I often think about the people and critters in my life that have died, but not from the perspective of what I’ve lost. I keep their memory in my heart so I can appreciate what I’ve gained by having them in my life.
Life and death are eternally linked. You cannot have one without the other. It doesn’t matter if you are 15, 25, 65, or 95…we all experience death in some way.
The evidence is all around us. Each day dies to be born anew with the dawn. Some people are in our lives for what we feel is not long enough…it could never be long enough. Items get used up, some get broken. Things get lost or even taken away. Money gets spent. Critters we dearly love grow old and leave us.
For many people, it is too scary to look death in the eye and so we choose to put our fingers in our ears and sing a happy tune instead. This is especially true when we are young…even talking about the idea of talking about loss scares the crap out of us. We dare not speak it out loud, in case we attract it to us. Even folks who are not superstitious struggle with this topic.
One time I was at a rock concert and witnessed an angry young man walking my way. He had his fists clenched, his face was red, and his eyes were glazed, so he was probably stoned. It freaked me out so I turned away, as it looked like he was going to hit someone standing very close to me.
Then I felt someone tap me on the shoulder. I flinched but didn’t turn around. They tapped harder, more insistently…
What do you think I did to you? I don’t even know you, I thought…I was coming up with all of my responses – he was a lot bigger than me and he was clearly on drugs.
I was up by the stage, standing in the middle of a frenzy of young people jumping and dancing and cheering. With the music blasting, he probably couldn’t hear me no matter what I said…
Then this person laid their hand on my shoulder. That really freaked me out, so I spun around.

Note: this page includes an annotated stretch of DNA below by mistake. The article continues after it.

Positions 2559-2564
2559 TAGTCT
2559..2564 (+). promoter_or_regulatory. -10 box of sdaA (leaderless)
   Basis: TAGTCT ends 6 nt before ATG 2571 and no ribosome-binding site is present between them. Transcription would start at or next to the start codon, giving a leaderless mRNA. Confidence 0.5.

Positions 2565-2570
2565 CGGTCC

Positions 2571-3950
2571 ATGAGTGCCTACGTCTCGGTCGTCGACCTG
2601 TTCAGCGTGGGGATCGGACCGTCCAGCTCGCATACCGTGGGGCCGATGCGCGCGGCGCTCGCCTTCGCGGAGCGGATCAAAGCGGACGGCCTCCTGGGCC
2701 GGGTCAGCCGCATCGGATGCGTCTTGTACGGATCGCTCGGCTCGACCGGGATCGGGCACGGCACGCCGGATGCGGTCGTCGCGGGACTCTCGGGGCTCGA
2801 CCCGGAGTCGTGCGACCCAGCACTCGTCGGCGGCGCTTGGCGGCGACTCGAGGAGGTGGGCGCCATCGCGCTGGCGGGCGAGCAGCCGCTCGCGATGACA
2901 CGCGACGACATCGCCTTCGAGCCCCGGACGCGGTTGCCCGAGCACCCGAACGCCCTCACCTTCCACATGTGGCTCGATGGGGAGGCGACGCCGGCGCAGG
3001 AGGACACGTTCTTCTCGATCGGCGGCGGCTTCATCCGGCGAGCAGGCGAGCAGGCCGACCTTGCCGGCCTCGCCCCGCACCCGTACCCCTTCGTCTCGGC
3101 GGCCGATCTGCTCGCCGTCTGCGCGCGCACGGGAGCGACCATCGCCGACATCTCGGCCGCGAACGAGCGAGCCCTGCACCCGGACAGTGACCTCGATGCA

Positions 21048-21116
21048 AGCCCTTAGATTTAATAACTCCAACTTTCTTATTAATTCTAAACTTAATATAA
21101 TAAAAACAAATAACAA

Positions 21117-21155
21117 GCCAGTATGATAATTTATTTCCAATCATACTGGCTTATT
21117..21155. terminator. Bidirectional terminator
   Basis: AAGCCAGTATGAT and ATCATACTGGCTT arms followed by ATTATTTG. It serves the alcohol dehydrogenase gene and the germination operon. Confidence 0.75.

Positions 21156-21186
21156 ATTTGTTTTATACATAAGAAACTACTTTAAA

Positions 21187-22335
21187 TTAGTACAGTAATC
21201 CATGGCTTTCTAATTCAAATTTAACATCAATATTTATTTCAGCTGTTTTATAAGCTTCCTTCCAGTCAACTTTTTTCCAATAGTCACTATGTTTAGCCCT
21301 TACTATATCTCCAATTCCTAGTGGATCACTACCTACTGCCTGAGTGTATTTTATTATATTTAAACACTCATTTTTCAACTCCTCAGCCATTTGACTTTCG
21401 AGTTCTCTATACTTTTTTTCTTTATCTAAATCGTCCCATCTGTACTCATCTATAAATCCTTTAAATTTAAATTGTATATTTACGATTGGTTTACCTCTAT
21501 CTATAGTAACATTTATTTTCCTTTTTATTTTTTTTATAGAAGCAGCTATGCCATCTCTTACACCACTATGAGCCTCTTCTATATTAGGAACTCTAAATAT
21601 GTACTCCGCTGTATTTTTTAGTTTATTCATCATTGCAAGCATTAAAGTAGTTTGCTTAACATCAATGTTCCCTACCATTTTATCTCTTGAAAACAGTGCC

It wasn’t him. The stoned guy was long gone.
You dropped this, the person said, and handed me my sweater.
I think of this story when I think of how I dealt with loss when I was younger. I was totally afraid to even think about it, let alone discuss it, but it kept tapping me on the shoulder, over and over, its hot breath in my ear, reminding me of my mortality. Reminding me of the mortality of everyone and everything I loved.
The day I turned to face the dragon, I discovered my older and wiser self in front of me. She accepted that we are not getting out of here alive, and she was okay with it. She reminded me that I came to life just fine, and I will leave just fine. That the natural order of all things is to be stripped of all things. She said to focus on the in-between, where you get to live, don’t waste time mourning that which you cannot change. She taught me how to celebrate life, instead of mourning death.
I have learned it can be viewed in two ways – as loss or gain. How you think about it is a matter of mindset. The longer you live, the more you naturally accumulate…you choose the meaning you put on this accumulation.
Considering this, I set about training my mind to transmute loss into gain.
Loss is a natural part of living and a wise person accepts this as early as possible. If it is a natural part of living then it happens to everyone, not just me.
Everyone’s mother dies. Everyone’s dad and gram and sister and brother will die. Everyone’s good ole dog dies.
The mindset of abundance allows me to consider what their elegant spirit graced my life to share with me. I thought about it so I could get my mind around their value to me, and how their presence in my life helped me grow. After all, I am still here. I still have things to do, people to see, places to go.
It was a mind-shift to choose celebration instead of mourning. With each loss, it naturally takes a unique period of grieving and adjustment. Embrace it. We are human beings – we love and feel the loss of love. This period must happen if the individual truly wishes to heal.
However, at some point, the resilience of the human spirit will allow us to begin the recovery process. We are not dead.
I have found that choosing to focus on celebrating the life of those who have died, instead of choosing to focus on the circumstances that led up to their death and my loss, was transformative. It opened me up in ways I could never have imagined before this process began.
Loss happens, but those of us who are still here can make the best of it.
Human beings are natural storytellers. Tell the story of how your life is better for having had those people in your life.
That is a story full of loving thoughts, worth telling again and a-gain.